General

Industry structure

How is the rail transport industry generally structured in your country?

Under the Constitution of India, legislative authority with respect to rail transport vests exclusively in the Parliament. In exercise of this legislative power, Parliament enacted the Railways Act 1989 (the Railways Act), which consolidates the laws relating to the rail transport industry in India, including rail infrastructure and rail operations.

In India railways are categorised as government railways (ie, those owned by the government) and non-government railways. After nationalisation in 1951-1953, all private railway companies ceased to exist and form part of the Indian Railways. Indian Railways is the generic term used to refer to the network of railway infrastructure and services, and is a departmental undertaking of the government.

The executive authority of the Indian Railways is exercised by the Ministry of Railways (MOR) with respect to government and non-government railways. The powers and functions of the MOR under the Railways Act are vested in the Railway Board, which is responsible for all infrastructure and operations of trains, provisioning of rolling stock and its maintenance, and formulation of all related planning and policies, issuance of instructions and guidelines regarding administration, safety, maintenance procedure and schedules, among others.

The Railway Board comprises the chairman and six other board members, namely the Financial Commissioner, Member Engineering, Member Electrical, Member Mechanical, Member Staff and Member Traffic. For administrative convenience, Indian Railways is further divided into different zones. At present there are 16 zonal railways each headed by a general manager who reports to the Railway Board. The general superintendence of a zonal railway rests with its general manager.

Additionally, there are a number of public-sector undertakings under the administrative control of the government that undertake various activities in relation to rail transport (eg, Container Corporation of India Limited (CONCOR) operates rail freight services; Rail Vikas Nigam Limited undertakes development and implementation of projects; Dedicated Freight Corridors Corporation of India Limited procures and operates selected new dedicated freight corridors).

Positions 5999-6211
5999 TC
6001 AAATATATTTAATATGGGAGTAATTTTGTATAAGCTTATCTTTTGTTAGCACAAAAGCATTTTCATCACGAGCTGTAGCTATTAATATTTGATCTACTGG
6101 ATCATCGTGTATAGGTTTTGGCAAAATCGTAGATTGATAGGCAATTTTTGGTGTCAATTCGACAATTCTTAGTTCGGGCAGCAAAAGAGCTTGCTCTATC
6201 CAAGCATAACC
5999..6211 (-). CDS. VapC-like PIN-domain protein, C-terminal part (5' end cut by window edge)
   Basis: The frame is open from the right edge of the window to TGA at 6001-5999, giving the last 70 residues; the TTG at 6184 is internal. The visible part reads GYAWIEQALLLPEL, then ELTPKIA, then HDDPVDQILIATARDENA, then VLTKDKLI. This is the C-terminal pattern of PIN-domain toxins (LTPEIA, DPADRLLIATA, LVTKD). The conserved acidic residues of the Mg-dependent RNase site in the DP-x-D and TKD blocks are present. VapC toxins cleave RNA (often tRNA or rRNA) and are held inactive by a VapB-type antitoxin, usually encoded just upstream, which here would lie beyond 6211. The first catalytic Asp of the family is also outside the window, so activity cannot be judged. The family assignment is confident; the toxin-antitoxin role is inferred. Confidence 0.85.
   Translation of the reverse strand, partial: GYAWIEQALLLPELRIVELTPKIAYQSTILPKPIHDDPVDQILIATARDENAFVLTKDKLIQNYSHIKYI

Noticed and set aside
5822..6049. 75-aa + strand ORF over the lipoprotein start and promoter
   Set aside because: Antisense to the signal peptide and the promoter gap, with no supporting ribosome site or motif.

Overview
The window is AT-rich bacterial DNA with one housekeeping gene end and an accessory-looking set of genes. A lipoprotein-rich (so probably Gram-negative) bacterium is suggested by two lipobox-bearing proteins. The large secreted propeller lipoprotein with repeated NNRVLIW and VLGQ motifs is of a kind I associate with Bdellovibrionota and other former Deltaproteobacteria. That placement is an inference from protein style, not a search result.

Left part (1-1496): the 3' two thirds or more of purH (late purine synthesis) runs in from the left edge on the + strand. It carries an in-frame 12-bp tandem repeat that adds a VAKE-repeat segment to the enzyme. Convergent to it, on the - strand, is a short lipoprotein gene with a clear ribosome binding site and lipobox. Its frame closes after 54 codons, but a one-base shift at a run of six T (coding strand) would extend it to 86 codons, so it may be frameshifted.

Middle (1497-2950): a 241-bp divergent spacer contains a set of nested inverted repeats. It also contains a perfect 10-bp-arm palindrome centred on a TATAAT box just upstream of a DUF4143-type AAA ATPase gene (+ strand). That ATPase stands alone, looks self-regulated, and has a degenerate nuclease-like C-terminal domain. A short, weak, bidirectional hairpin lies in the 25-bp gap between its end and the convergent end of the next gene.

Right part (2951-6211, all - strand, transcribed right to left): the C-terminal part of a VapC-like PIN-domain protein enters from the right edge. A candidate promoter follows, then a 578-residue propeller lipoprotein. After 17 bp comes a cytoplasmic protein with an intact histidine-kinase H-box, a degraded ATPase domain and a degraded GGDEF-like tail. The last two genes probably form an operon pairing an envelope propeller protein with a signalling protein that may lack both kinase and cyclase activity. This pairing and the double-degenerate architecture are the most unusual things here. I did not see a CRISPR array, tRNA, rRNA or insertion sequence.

Ownership and control

Does the government of your country have an ownership interest in any rail transport companies or another direct role in providing rail transport services?

Railway operations have been primarily reserved for the public sector, except for the construction, operation and maintenance of the following:

  • suburban corridor projects through public-private partnerships (PPPs);
  • high-speed train projects;
  • dedicated freight lines;
  • rolling stock including train sets, and locomotives or coach manufacturing and maintenance facilities;
  • railway electrification;
  • signalling systems;
  • freight terminals;
  • passenger terminals;
  • infrastructure in industrial parks pertaining to a railway line or sidings, including electrified railway lines and connectivity to a main railway line; and
  • mass rapid transport systems.

As noted in question 1, Indian Railways is responsible for the majority of rail transport development and operations in India. However, the government has established entities under its administrative control that undertake various activities in relation to rail transport.

Are freight and passenger operations typically controlled by separate companies?

No, freight and passenger operations are not controlled by separate entities. Indian Railways operates both passenger operations and the bulk of freight operations. Even in the case of certain entities incorporated by the government, such as CONCOR, the operations are controlled by Indian Railways.

Regulatory bodies

Which bodies regulate rail transport in your country, and under what basic laws?

The MOR regulates rail transport and, as mentioned in question 1, the powers and functions of the MOR under the Railways Act are vested in the Railway Board, which issues directions and guidelines for the rail sector in India.

Market entry

Regulatory approval

Is regulatory approval necessary to enter the market as a rail transport provider? What is the procedure for obtaining approval?

The market can be entered through domestic or foreign investments in railway projects (eg, PPP projects). According to the Sectoral Guidelines for Domestic/Foreign Direct Investment in Railways issued by the MOR, up to 100 per cent investment has been allowed in construction, operation and maintenance of, inter alia, high-speed train projects, dedicated freight lines and passenger terminals.